The long tradition of the eccentric detective continues. This time, it’s a young girl who lives alone in an apartment, subsisting on nothing but Doctor Pepper and noodle-less ramen, and surrounded by stuffed animals and high-end computer equipment she couldn’t possibly afford.
So, what is a NEET? NEET is an acronym for Not Employed, being Educated, or in Training, coined by the Japanese government to describe the growing segment of disaffected youth in their society. The media quickly latched on, turning NEETs into the new group that everyone should be afraid of/hate (not unlike illegal immigrants, welfare queens, tea partiers, etc.), when they were really just the natural outcome of a bad economy.
Anyway, Heaven’s Memo Pad seeks to casts the NEET not as a lazy slacker, but as a noble bohemian. A rebel living his/her life by his/her own rules. But in doing so, it largely skirts the issues. For one thing, all the so-called NEETs of the series aren’t actually NEETs at all. They all work for this detective agency (and most of them have other jobs or studies). Granted, we never see Alice, the shut-in who runs the agency, taking money for their work, but a poorly run business is still a business. In the end, it seems like the creator just took a popular topic from the nightly news and shoehorned it into an unrelated story.
The good news, though, is that that unrelated story is quite good. Heaven’s Memo Pad is ultimately a great mystery series, where the motivation isn’t to capture a criminal, but to reveal the truth. We often know, almost from the start, what the crime is and who committed it. Alice’s mission, then, is to determine why it happened. As Alice says several times in the series, a NEET detective speaks the dead, either to punish the living, or relieve them. She does this by reading the ‘memo pad’ of the title, all the information about everyone that is left behind on the world and the net when a person is gone.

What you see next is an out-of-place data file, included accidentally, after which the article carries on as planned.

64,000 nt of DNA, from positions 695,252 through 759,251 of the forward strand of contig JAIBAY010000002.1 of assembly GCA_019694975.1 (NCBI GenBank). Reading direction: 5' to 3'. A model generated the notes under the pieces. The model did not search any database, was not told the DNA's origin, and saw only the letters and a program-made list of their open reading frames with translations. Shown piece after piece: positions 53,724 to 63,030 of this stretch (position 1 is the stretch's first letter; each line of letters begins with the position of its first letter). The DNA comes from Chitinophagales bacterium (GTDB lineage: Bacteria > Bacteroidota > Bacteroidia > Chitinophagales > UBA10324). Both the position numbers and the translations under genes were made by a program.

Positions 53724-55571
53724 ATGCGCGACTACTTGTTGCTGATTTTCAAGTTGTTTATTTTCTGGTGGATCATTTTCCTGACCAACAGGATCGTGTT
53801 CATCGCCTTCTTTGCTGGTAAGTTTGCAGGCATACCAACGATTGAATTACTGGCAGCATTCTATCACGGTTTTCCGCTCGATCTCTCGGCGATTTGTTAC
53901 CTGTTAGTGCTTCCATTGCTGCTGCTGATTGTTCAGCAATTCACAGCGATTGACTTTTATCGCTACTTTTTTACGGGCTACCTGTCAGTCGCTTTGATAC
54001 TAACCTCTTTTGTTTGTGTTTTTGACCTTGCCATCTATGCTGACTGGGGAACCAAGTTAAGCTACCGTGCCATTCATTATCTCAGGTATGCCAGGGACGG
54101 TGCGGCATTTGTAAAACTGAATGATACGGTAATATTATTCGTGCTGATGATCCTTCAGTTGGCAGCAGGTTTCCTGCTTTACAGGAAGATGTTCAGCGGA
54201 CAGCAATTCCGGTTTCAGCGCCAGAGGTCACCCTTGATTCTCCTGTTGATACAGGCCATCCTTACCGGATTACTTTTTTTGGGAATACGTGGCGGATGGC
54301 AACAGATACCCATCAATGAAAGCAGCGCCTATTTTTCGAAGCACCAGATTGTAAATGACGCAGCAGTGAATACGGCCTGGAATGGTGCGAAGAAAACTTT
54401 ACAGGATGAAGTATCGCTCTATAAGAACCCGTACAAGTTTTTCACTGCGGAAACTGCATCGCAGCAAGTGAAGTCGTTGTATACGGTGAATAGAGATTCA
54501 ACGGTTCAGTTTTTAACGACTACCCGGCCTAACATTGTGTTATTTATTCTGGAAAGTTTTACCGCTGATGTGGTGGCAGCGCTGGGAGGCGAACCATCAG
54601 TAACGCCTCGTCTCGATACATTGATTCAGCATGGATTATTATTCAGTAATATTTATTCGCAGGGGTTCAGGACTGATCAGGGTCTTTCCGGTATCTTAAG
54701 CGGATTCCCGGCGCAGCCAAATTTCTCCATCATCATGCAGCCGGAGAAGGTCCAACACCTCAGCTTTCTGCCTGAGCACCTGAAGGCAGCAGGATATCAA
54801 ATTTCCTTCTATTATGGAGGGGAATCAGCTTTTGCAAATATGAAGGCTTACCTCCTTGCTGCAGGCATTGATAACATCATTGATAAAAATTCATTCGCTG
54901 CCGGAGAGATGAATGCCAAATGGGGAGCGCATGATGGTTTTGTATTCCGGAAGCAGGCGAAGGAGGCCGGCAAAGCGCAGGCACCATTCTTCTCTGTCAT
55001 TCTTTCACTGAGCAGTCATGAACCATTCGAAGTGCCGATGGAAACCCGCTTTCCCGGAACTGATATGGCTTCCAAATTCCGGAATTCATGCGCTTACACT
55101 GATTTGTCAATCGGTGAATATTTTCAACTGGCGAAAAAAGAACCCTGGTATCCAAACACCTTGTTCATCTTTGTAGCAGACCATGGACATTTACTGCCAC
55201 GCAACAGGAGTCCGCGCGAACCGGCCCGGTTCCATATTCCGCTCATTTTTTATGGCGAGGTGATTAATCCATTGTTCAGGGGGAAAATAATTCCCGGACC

The mysteries are of a refreshingly adult nature. It’s not a graphic series, of course; but we’re not dealing with stolen lunch money or missing puppies. People are hurt badly, but more importantly, the emotional effects of that hurt are presented in a complex and believable way. That’s the true mark of an ‘adult’ series; it’s one that doesn’t exist in the protective bubble where everything makes sense and ends justly.
Although a large part of Heaven’s Memo Pad‘s identity is built upon a rather shallow marketing ploy, what lies beneath is a solid and satisfying mystery series. Despite starring a cast of teenagers, it avoids the anime cliches inherent with such characters. It’s hard-boiled, not hard candy.
The 12 episodes of the series are spread across two discs, with English and Japanese audio and removable subtitles. Credits and titles are left in their original Japanese.